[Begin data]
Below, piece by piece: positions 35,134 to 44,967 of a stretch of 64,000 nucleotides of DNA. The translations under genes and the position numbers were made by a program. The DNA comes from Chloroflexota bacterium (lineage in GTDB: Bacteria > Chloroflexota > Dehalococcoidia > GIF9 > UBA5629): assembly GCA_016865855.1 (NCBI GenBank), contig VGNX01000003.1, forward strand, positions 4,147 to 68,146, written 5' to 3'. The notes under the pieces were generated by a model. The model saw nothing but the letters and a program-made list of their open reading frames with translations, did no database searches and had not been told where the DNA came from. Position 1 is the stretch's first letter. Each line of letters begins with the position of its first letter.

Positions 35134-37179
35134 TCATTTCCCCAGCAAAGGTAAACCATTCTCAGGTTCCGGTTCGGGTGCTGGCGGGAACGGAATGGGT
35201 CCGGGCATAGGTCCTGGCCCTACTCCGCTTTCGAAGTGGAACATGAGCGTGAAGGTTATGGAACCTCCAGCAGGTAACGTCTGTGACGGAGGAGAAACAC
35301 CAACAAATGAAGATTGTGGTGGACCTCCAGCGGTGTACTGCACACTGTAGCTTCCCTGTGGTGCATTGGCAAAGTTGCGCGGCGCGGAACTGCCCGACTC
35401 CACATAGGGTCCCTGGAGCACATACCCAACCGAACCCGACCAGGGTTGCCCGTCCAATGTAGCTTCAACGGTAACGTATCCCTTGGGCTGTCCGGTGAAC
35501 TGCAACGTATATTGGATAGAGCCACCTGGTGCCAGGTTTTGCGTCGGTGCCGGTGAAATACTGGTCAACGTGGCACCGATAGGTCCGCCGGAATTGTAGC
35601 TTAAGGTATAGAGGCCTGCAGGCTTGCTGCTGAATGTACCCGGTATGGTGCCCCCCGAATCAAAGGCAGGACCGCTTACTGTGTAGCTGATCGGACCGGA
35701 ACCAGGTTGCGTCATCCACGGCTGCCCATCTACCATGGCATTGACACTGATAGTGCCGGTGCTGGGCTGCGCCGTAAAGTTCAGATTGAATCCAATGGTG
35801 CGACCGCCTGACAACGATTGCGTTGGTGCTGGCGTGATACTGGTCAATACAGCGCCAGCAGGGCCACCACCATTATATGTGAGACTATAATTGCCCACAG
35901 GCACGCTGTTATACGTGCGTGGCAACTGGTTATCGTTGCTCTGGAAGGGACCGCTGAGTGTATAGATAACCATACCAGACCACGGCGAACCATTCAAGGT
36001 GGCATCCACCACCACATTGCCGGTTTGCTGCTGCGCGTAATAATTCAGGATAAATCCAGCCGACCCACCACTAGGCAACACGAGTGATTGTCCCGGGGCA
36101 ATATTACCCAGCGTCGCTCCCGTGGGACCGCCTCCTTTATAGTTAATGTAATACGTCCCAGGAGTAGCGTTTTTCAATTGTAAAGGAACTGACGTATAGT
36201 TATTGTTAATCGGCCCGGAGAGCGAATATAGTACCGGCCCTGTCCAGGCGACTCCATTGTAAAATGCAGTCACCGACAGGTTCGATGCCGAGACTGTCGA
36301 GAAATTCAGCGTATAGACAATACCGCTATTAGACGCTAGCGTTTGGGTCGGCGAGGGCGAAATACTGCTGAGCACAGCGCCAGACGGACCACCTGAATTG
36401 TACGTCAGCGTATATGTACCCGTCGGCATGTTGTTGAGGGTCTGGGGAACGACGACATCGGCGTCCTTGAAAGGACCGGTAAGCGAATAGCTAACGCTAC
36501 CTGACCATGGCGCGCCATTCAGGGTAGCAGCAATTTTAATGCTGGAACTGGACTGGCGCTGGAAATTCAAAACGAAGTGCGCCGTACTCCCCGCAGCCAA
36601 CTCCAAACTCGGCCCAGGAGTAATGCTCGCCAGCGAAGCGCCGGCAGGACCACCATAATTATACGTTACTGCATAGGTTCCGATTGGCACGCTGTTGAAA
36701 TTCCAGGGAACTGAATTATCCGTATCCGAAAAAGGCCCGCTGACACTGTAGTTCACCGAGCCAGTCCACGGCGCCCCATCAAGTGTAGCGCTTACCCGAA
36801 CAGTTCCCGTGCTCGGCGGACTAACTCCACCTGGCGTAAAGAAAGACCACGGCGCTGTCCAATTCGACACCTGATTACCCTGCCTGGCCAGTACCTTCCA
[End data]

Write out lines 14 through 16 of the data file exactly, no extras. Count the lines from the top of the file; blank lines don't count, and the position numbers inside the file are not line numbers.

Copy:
36201 TATTGTTAATCGGCCCGGAGAGCGAATATAGTACCGGCCCTGTCCAGGCGACTCCATTGTAAAATGCAGTCACCGACAGGTTCGATGCCGAGACTGTCGA
36301 GAAATTCAGCGTATAGACAATACCGCTATTAGACGCTAGCGTTTGGGTCGGCGAGGGCGAAATACTGCTGAGCACAGCGCCAGACGGACCACCTGAATTG
36401 TACGTCAGCGTATATGTACCCGTCGGCATGTTGTTGAGGGTCTGGGGAACGACGACATCGGCGTCCTTGAAAGGACCGGTAAGCGAATAGCTAACGCTAC